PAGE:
What I was really trying to do with the character was help the story along. I like to think that I'm a pretty good guy. I have a wife and two kids, so I'm aware of a lot of the issues that our show is addressing. There were times when, as Eric, I'd be like, "Do I have to say that line? Can't we make it a little less cutting?" And they'd be like, "No, that's the point of the show. You're that guy. You've got to say these things." And I'd be like (sighs), "Okay, all right. I'm ready. Let's just do it."

We didn’t have a full live studio audience like you would in a traditional multi-cam because of COVID, but they did bring a group of about 10 to 15 laughers that were all COVID tested. They would respond in real time with real laughter, which was great. They were set up on the multi-cam side and never saw any single-cam scenes, so they were definitely on my side through all of the filming. You could feel their energy, they were like, "We love Kevin! Kevin's great!" So whenever I would have to say these terrible lines, they'd kind of be like, "Oooh." But you could see that they wanted to forgive me because they're conditioned to be like, "Aw, that was bad, but who cares?" There’s a moment near the end of the season, when Allison says, "Kevin, you're really not a good guy." She's kind of giving it to him. The live studio audience of 10 to 15 people were like, "Why are you being so mean to Kevin?!" They didn't say that, but I felt that energy! They were like, "Come on, Kevin's a good guy!" Once people see the multi-cam and the single-cam worlds, they’ll see the full picture.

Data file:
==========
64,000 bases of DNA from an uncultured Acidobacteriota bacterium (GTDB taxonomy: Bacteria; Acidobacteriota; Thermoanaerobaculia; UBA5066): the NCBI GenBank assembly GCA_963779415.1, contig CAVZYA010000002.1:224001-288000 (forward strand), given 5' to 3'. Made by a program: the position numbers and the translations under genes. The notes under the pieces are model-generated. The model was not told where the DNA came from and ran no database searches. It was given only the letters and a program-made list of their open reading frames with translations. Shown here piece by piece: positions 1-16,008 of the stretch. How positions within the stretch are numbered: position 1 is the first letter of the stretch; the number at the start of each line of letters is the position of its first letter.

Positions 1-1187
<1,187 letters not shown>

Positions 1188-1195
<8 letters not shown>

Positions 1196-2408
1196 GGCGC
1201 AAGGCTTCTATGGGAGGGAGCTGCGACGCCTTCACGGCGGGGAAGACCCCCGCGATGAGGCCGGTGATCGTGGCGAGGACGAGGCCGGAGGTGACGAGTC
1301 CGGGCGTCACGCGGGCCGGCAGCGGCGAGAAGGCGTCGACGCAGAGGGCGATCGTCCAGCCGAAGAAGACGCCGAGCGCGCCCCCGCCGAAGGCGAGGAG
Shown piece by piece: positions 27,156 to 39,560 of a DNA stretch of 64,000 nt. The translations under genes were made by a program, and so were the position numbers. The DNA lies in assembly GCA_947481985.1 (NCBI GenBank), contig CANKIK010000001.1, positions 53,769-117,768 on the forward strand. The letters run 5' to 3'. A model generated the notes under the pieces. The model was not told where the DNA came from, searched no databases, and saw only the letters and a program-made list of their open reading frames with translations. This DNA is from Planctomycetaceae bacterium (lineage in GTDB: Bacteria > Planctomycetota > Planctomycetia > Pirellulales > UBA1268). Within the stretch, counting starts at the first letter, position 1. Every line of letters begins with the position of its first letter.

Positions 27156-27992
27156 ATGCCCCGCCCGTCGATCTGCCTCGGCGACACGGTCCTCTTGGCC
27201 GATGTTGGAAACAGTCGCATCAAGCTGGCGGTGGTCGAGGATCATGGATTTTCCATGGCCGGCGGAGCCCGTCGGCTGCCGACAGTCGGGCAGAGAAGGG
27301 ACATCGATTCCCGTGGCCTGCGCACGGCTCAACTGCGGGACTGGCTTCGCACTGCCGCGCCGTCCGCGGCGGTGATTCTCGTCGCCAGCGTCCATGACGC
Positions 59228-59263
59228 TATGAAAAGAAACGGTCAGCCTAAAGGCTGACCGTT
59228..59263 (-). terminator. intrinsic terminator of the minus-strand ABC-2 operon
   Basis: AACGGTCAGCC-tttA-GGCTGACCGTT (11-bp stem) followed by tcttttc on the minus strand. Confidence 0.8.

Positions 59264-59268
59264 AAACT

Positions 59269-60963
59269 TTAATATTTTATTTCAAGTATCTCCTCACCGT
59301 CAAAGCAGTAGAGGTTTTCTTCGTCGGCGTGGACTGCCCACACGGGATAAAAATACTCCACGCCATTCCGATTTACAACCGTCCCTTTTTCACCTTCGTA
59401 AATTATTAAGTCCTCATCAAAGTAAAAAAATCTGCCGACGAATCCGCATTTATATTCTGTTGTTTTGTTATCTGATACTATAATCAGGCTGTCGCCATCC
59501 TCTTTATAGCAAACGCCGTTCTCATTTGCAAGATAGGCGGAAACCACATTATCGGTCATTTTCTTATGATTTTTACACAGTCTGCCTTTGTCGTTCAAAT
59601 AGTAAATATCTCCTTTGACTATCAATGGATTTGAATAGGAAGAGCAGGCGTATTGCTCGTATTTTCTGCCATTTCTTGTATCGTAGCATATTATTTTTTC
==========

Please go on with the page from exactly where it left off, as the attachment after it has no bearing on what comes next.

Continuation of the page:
Q: You, Brian Howe (who plays Kevin’s dad), and Alex Bonifer (who plays Neil, Kevin’s neighbor), are a tight knit unit. How did the three of you work together to build that well-synced chemistry?